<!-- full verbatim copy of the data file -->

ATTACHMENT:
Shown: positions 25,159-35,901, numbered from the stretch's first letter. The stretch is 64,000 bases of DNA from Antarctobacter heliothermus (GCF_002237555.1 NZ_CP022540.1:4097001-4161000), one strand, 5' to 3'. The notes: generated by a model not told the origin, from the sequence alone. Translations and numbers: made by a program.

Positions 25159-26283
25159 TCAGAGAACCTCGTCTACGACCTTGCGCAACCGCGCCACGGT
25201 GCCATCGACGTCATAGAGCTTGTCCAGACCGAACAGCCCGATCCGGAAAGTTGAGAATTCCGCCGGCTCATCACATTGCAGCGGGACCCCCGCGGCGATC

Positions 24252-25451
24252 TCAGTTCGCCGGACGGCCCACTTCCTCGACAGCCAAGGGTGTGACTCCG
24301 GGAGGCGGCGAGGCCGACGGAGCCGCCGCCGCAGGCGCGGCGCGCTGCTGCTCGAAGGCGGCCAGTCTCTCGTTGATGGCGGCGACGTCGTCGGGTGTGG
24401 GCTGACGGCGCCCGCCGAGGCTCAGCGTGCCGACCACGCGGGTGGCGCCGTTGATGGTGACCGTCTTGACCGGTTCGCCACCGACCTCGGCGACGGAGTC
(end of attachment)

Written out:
Shown: positions 25,159-35,901, numbered from the stretch's first letter. The stretch is 64,000 bases of DNA from Antarctobacter heliothermus (GCF_002237555.1 NZ_CP022540.1:4097001-4161000), one strand, 5' to 3'. The notes: generated by a model not told the origin, from the sequence alone. Translations and numbers: made by a program.

Positions 25159-26283
25159 TCAGAGAACCTCGTCTACGACCTTGCGCAACCGCGCCACGGT
25201 GCCATCGACGTCATAGAGCTTGTCCAGACCGAACAGCCCGATCCGGAAAGTTGAGAATTCCGCCGGCTCATCACATTGCAGCGGGACCCCCGCGGCGATC

Positions 24252-25451
24252 TCAGTTCGCCGGACGGCCCACTTCCTCGACAGCCAAGGGTGTGACTCCG
24301 GGAGGCGGCGAGGCCGACGGAGCCGCCGCCGCAGGCGCGGCGCGCTGCTGCTCGAAGGCGGCCAGTCTCTCGTTGATGGCGGCGACGTCGTCGGGTGTGG
24401 GCTGACGGCGCCCGCCGAGGCTCAGCGTGCCGACCACGCGGGTGGCGCCGTTGATGGTGACCGTCTTGACCGGTTCGCCACCGACCTCGGCGACGGAGTC